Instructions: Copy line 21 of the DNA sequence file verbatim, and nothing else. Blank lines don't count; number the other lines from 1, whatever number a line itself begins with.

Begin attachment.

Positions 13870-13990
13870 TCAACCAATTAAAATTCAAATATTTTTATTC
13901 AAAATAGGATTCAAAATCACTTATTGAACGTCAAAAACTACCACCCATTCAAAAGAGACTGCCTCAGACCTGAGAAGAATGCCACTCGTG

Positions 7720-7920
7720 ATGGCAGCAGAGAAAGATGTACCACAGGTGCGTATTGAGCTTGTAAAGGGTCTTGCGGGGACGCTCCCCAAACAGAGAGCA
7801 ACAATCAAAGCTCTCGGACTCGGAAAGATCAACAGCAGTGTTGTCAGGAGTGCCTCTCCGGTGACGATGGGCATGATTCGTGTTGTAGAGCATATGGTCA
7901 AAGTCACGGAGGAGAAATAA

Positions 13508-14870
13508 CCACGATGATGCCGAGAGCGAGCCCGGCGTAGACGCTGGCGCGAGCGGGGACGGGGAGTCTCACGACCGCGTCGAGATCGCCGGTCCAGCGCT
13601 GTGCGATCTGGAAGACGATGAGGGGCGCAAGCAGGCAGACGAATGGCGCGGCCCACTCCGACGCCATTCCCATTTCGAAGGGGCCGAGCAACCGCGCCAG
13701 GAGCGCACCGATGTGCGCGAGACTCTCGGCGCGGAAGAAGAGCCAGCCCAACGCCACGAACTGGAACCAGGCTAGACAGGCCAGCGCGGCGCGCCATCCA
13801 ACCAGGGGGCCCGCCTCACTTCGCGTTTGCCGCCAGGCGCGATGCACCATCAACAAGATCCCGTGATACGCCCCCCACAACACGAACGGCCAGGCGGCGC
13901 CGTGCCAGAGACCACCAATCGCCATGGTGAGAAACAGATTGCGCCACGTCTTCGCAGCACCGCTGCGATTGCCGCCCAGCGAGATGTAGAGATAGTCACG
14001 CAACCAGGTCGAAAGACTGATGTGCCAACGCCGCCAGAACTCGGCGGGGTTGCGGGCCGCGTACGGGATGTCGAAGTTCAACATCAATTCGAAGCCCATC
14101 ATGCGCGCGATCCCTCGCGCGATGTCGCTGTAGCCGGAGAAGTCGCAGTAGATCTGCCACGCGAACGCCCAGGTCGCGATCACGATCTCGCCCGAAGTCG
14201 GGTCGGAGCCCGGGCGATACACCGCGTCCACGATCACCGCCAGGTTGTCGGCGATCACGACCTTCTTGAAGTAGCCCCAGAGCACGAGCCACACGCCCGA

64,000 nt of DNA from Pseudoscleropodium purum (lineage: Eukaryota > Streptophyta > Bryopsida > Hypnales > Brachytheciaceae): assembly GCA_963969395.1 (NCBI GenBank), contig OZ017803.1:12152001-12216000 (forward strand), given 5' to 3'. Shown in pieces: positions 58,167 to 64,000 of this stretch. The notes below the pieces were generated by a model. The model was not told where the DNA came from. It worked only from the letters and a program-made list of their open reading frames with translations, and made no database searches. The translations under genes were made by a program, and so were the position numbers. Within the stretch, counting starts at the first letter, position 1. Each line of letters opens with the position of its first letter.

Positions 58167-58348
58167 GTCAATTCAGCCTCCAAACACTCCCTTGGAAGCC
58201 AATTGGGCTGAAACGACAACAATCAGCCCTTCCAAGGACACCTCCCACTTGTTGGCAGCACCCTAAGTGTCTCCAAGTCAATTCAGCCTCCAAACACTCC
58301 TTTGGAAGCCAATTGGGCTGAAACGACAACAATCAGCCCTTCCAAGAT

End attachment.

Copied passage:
58301 TTTGGAAGCCAATTGGGCTGAAACGACAACAATCAGCCCTTCCAAGAT